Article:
The real problem with German macroeconomic policy – Simon Wren Lewis – Mainly Macro

Oxford economist, Simon Wren-Lewis, in his Mainly Macro blog, defends German economic policy from recent criticisms leveled by Nobel Prize winning economist, Paul Krugman, in his NYT blog. This is a MUST READ article in my view. Check it out!

mainly macro: The real problem with German macroeconomic policy.

Apart from two fundamental defenses of German economic policy, Wren-Lewis identifies three important myths which unpin German policy. Simply, German policy is based on too much ordaliberalism; this is the German version of neoliberalism  which is heavily influenced by 20th century German history and German philosophy.

In my view, Germany is going too be slow to reflate her economy which will consign Southern Europe to years of unnecessarily severe austerity. The alternative of a fiscal compact and the ECB acting like a real central bank and lender of last resort just seems politically unacceptable.

Let me turn this to an open question:

European flag outside the Commission

European flag outside the Commission (Photo credit: Wikipedia)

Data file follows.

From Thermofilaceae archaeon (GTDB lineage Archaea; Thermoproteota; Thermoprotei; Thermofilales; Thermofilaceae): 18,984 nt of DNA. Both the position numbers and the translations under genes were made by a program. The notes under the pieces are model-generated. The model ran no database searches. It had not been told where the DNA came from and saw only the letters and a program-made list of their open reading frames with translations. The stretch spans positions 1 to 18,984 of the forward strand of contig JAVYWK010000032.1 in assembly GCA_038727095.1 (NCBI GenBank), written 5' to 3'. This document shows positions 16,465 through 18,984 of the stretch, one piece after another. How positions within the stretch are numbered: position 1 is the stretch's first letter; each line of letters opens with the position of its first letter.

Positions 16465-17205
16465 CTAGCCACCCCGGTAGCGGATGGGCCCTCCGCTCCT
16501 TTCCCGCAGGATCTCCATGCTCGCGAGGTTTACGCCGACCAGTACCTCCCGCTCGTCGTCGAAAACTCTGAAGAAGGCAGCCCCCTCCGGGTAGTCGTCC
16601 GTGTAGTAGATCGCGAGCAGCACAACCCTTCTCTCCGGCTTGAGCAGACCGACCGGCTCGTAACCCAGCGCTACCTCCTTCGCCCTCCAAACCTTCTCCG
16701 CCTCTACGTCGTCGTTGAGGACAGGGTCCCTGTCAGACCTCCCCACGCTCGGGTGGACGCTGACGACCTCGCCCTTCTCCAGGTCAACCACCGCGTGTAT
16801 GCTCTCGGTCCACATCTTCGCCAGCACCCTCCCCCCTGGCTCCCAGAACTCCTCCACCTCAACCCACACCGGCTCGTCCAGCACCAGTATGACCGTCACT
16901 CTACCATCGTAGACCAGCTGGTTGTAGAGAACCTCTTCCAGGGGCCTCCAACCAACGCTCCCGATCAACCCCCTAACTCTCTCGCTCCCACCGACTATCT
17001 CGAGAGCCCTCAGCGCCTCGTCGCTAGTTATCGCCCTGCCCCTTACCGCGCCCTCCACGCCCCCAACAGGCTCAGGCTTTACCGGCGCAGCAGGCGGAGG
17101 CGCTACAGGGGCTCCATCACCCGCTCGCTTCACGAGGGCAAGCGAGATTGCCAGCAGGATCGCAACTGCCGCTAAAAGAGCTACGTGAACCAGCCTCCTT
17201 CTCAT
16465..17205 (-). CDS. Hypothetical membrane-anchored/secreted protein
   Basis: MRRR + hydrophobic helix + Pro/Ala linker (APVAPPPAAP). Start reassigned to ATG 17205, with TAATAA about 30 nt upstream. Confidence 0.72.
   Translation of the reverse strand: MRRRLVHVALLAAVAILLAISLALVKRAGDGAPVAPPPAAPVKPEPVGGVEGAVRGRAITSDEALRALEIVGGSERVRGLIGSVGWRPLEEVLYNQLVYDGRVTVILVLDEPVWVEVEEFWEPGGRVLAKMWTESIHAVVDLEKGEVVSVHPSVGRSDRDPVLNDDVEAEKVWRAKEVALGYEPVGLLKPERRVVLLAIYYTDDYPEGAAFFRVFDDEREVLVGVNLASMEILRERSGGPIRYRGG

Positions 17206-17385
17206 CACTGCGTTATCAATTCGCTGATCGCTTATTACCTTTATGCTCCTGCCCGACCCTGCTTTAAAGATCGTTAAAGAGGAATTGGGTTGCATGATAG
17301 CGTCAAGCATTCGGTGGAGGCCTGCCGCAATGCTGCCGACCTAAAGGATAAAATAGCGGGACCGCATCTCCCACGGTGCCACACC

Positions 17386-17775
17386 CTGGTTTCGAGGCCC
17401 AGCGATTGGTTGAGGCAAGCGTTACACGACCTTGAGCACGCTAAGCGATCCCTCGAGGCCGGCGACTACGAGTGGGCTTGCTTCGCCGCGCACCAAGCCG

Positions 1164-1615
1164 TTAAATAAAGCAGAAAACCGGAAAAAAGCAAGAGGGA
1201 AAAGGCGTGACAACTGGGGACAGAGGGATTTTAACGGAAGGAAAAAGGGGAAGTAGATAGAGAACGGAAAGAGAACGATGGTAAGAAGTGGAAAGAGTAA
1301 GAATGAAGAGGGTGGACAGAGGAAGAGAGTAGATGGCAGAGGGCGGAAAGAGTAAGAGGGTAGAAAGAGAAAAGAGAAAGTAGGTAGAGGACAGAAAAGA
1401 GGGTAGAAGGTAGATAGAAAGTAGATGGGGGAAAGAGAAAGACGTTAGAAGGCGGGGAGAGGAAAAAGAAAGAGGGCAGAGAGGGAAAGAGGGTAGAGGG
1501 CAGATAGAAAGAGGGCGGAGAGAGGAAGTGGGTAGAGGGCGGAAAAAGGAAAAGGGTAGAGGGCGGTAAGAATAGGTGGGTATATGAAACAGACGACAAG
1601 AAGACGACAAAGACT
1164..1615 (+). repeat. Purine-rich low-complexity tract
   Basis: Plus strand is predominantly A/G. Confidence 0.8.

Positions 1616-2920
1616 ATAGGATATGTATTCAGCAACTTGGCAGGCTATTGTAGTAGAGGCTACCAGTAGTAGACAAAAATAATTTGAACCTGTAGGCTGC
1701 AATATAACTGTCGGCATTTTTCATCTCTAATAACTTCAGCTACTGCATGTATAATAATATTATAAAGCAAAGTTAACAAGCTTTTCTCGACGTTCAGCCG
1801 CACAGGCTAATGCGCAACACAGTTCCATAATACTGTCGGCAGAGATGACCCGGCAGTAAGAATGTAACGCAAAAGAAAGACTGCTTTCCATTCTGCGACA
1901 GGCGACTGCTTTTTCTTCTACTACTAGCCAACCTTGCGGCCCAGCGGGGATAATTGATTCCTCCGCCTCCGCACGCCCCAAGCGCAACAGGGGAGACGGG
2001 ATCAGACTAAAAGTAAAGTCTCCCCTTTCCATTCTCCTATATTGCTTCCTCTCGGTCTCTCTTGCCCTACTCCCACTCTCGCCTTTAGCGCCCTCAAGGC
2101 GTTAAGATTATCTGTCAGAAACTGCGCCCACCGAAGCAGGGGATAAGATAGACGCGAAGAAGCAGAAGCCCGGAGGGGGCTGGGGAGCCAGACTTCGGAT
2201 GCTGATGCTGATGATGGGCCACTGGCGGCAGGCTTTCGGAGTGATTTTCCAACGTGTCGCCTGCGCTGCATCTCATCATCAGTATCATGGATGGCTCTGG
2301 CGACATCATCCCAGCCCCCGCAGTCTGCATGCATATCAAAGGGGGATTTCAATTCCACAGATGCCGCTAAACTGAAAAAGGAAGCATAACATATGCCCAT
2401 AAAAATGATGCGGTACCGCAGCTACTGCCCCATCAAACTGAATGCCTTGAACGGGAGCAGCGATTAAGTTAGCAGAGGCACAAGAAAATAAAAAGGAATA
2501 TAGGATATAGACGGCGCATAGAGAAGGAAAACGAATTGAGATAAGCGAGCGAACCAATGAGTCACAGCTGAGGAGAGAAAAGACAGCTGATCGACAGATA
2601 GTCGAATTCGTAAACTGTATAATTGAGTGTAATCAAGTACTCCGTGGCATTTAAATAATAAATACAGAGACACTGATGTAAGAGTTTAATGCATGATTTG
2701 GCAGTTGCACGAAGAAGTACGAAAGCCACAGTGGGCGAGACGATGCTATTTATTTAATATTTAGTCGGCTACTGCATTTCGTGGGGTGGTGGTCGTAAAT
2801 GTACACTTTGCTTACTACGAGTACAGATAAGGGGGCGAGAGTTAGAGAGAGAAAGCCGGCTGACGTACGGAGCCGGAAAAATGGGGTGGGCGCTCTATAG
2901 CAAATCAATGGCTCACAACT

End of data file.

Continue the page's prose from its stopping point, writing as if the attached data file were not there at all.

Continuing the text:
With the right-wing backlash across Europe against the European Commission, do you think that Germany will be forced to offer further economic concessions?

Any thoughts?

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3 responses

  1. Pingback: UK banks and the productivity puzzle: it may not just be about limited lending – Simon Wren-Lewis -Mainly Macro « Dr Alf's Blog

  2. Pingback: The view from Germany -Simon Wren Lewis – Mainly Macro « Dr Alf's Blog

  3. In essence Germany is a advanced industrial nation as shown by their history and to the present day, other countries such as Greece, are ether agricultural or the have attributes that cannot be compared with large scale economics and machinery, such as Mercedes Benz, and so on, it is not realistic to compare a manufacturing society such as Germany to other countries that have greater beauty in terms of their natural assets that have been not so developed as those with extensive machinery and over industrialization, and natural assets should not have to compete with the latter mentioned as those who work the machinery and office duties, need to have a relationship with those I suggest.

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